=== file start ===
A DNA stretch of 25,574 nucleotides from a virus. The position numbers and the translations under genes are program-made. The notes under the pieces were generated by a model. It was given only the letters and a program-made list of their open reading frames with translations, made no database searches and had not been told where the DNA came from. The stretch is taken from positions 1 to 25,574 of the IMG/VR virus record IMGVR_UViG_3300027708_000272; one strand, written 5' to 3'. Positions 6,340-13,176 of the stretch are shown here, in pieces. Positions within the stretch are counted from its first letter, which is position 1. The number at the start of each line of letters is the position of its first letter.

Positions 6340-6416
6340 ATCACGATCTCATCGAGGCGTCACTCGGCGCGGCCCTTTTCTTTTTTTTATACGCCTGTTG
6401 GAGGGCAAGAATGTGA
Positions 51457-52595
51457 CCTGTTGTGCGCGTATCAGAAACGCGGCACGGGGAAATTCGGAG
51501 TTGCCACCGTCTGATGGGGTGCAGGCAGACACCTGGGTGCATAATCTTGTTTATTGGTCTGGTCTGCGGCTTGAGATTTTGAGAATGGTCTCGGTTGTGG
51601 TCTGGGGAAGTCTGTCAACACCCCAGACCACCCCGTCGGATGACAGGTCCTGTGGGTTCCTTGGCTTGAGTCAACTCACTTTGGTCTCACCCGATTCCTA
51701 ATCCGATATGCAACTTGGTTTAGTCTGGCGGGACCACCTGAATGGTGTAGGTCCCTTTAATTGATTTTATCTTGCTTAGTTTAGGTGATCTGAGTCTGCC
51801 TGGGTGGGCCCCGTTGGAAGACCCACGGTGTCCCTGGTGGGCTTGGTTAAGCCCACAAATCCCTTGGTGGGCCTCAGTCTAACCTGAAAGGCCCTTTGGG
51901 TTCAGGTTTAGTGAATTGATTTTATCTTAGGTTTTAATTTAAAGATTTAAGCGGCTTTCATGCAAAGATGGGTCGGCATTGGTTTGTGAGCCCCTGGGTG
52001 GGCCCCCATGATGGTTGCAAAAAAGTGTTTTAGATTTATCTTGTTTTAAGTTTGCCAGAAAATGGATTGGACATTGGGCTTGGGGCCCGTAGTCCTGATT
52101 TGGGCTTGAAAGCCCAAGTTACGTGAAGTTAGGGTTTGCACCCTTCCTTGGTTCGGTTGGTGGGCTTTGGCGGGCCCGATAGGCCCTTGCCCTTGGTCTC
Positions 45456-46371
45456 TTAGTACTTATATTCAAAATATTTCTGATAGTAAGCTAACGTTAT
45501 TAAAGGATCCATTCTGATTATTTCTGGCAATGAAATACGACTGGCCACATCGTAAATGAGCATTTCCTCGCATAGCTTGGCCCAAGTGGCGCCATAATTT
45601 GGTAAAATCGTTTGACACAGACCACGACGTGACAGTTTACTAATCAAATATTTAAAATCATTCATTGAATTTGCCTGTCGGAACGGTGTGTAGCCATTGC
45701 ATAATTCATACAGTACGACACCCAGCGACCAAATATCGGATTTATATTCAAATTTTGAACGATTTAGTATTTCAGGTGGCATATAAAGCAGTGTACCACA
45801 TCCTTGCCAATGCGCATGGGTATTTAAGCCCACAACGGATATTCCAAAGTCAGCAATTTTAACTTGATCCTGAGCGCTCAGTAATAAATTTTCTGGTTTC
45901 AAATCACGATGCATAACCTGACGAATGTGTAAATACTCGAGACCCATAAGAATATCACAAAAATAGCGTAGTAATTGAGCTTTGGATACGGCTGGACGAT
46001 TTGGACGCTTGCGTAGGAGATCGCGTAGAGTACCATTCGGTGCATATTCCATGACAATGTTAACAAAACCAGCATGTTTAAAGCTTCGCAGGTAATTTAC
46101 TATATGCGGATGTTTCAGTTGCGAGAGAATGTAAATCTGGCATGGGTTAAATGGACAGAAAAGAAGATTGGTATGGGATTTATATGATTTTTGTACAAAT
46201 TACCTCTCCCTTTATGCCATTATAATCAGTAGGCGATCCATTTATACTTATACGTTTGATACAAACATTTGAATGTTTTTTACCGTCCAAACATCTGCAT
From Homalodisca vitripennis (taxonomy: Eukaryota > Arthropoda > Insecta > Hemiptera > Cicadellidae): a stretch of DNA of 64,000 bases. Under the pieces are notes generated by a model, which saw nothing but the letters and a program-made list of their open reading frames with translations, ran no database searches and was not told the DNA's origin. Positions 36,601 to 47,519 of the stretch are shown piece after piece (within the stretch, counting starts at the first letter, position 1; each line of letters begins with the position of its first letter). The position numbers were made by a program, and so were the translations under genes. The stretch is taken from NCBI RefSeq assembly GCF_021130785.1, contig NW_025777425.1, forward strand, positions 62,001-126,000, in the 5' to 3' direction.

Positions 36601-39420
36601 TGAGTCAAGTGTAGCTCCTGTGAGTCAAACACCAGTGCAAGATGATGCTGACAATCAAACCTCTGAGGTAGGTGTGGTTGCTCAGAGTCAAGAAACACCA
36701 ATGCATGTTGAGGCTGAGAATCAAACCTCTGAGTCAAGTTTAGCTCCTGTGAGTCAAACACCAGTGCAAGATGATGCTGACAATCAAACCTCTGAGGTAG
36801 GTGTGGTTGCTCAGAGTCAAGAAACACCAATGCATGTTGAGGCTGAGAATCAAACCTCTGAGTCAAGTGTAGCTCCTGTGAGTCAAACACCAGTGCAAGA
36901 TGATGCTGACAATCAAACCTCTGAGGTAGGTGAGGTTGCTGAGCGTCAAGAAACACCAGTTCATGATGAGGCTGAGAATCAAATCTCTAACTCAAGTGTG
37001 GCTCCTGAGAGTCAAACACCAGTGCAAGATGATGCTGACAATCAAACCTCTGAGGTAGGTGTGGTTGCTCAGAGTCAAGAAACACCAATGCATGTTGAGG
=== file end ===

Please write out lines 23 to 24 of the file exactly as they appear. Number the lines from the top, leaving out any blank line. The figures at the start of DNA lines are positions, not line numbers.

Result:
46201 TACCTCTCCCTTTATGCCATTATAATCAGTAGGCGATCCATTTATACTTATACGTTTGATACAAACATTTGAATGTTTTTTACCGTCCAAACATCTGCAT
From Homalodisca vitripennis (taxonomy: Eukaryota > Arthropoda > Insecta > Hemiptera > Cicadellidae): a stretch of DNA of 64,000 bases. Under the pieces are notes generated by a model, which saw nothing but the letters and a program-made list of their open reading frames with translations, ran no database searches and was not told the DNA's origin. Positions 36,601 to 47,519 of the stretch are shown piece after piece (within the stretch, counting starts at the first letter, position 1; each line of letters begins with the position of its first letter). The position numbers were made by a program, and so were the translations under genes. The stretch is taken from NCBI RefSeq assembly GCF_021130785.1, contig NW_025777425.1, forward strand, positions 62,001-126,000, in the 5' to 3' direction.